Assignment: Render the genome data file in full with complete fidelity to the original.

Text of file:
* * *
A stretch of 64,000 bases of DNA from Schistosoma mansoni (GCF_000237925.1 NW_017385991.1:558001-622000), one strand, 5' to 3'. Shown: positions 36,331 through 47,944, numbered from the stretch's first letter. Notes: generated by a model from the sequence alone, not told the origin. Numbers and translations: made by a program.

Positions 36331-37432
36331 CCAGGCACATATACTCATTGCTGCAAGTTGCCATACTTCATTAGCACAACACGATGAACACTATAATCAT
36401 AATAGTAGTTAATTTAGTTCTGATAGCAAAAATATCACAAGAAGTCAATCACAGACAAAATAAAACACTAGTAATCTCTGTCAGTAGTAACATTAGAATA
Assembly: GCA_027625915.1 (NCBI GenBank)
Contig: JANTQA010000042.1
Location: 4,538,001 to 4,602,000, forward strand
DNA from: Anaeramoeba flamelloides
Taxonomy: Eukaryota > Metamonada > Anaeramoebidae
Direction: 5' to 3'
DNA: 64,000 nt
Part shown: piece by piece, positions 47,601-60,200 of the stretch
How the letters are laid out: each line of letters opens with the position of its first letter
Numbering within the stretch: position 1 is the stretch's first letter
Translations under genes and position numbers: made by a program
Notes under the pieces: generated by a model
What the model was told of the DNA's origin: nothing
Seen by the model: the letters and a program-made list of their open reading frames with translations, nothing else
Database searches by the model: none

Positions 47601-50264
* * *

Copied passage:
A stretch of 64,000 bases of DNA from Schistosoma mansoni (GCF_000237925.1 NW_017385991.1:558001-622000), one strand, 5' to 3'. Shown: positions 36,331 through 47,944, numbered from the stretch's first letter. Notes: generated by a model from the sequence alone, not told the origin. Numbers and translations: made by a program.

Positions 36331-37432
36331 CCAGGCACATATACTCATTGCTGCAAGTTGCCATACTTCATTAGCACAACACGATGAACACTATAATCAT
36401 AATAGTAGTTAATTTAGTTCTGATAGCAAAAATATCACAAGAAGTCAATCACAGACAAAATAAAACACTAGTAATCTCTGTCAGTAGTAACATTAGAATA
Assembly: GCA_027625915.1 (NCBI GenBank)
Contig: JANTQA010000042.1
Location: 4,538,001 to 4,602,000, forward strand
DNA from: Anaeramoeba flamelloides
Taxonomy: Eukaryota > Metamonada > Anaeramoebidae
Direction: 5' to 3'
DNA: 64,000 nt
Part shown: piece by piece, positions 47,601-60,200 of the stretch
How the letters are laid out: each line of letters opens with the position of its first letter
Numbering within the stretch: position 1 is the stretch's first letter
Translations under genes and position numbers: made by a program
Notes under the pieces: generated by a model
What the model was told of the DNA's origin: nothing
Seen by the model: the letters and a program-made list of their open reading frames with translations, nothing else
Database searches by the model: none

Positions 47601-50264